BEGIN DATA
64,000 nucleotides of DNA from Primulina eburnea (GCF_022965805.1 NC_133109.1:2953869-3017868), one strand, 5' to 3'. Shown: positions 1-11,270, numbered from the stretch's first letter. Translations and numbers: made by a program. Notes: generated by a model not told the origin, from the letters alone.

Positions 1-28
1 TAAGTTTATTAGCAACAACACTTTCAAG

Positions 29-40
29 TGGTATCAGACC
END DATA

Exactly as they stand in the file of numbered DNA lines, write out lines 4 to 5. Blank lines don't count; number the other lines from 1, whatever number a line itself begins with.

Positions 29-40
29 TGGTATCAGACC